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I know how to create some object by reflection and pass some arguments.

Dim assembly As System.Reflection.Assembly
Dim control As Object

assembly = System.Reflection.Assembly.Load("WpfControlLibrary1")
control = assembly.CreateInstance("WpfControlLibrary1.Main")

control.Maximize("true")

My question is if there is an approach to get info from "the control" into "the owner" of that "control".

So I guess should be some way to have bidirectional interaction between the owner and created assembly.

For example within some Timer I want get the states of the "control" periodically.

foreach(...)
{

var state = control.GetState(); // ????? Is it possible ?
Sleep(10000);

}

Here we can see how to pass the parameters

So what I need is to get back some returned object up.

Thank you in advance for any useful clue my brothers and sisters in programming!

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Are you sure that the row control.Maximize("true") will work? –  SWeko Sep 7 '11 at 14:00
    
I meant to pass some object like a argument. But yeah ... it works. This is the real code. The point is that Visual Studio doesn't show the "Maximize" method after the dot. :) But It works fine! –  Clark Kent Sep 7 '11 at 15:57
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1 Answer 1

up vote 1 down vote accepted

To invoke method defined on classes in another assembly, you need something like this:

Assembly assembly = Assembly.Load("OtherAssembly");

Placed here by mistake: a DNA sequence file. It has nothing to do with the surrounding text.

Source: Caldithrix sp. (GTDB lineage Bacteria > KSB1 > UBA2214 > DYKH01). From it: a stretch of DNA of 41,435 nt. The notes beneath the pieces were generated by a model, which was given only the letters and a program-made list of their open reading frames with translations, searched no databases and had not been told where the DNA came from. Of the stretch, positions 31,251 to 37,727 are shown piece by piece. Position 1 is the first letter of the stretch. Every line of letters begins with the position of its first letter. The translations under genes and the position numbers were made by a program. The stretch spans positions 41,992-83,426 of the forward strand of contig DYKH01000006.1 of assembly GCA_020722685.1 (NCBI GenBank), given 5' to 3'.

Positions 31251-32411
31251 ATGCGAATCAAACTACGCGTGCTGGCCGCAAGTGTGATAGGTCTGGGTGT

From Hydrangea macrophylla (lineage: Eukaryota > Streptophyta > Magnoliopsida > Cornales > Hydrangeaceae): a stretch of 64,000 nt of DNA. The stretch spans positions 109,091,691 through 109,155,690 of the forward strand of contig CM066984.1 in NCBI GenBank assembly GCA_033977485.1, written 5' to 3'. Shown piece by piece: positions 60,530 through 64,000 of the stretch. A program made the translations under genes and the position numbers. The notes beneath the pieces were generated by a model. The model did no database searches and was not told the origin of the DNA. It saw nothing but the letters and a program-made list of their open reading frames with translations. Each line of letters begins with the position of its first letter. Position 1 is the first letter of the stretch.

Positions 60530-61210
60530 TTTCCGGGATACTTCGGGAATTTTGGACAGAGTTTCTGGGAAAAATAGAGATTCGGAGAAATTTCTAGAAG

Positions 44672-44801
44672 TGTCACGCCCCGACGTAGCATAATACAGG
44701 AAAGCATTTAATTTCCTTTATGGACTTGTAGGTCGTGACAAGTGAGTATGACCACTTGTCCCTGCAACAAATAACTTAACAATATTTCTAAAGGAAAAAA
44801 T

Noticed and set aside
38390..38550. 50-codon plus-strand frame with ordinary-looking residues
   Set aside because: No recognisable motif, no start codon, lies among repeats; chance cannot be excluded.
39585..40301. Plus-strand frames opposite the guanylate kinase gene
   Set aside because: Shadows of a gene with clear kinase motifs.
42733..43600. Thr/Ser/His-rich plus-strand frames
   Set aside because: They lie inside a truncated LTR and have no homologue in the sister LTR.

Type controlType = assembly.GetType("OtherAssembly.OtherAssemblyClass");
object control = Activator.CreateInstance(controlType);

controlType.InvokeMember("SetFullName", BindingFlags.InvokeMethod, null, 
                         control, new object[] { "FirstName", "LastNameski" });

This will invoke the method SetFullName of the class OtherAssemblyClass of the assembly OtherAssembly on the object control, using the parameters "FirstName" and "LastNameski"

object result = controlType.InvokeMember("GetFullName", 
                            BindingFlags.InvokeMethod, null, control, null);

This will invoke a method called GetFullName on that same object, which accepts no parameters (hence the last null in the call) and returns a string.

Console.WriteLine(result.GetType().FullName);

This will print out "System.String"

Console.WriteLine(result);

This will print out "FirstName LastNameski".


in the example, the other assembly contains this class:

namespace OtherAssembly
{
  public class OtherAssemblyClass
  {
    private string firstName;
    private string lastName;

    public string GetFullName()
    {
        return firstName + " " + lastName;
    }

    public void SetFullName(string first, string last)
    {
        firstName = first;
        lastName = last;
    }
  }
}
share|improve this answer
    
Thanks a lot for that answer! It looks good. Sorry, Is there a clue where I can find it under MSDN? –  Clark Kent Sep 7 '11 at 15:52
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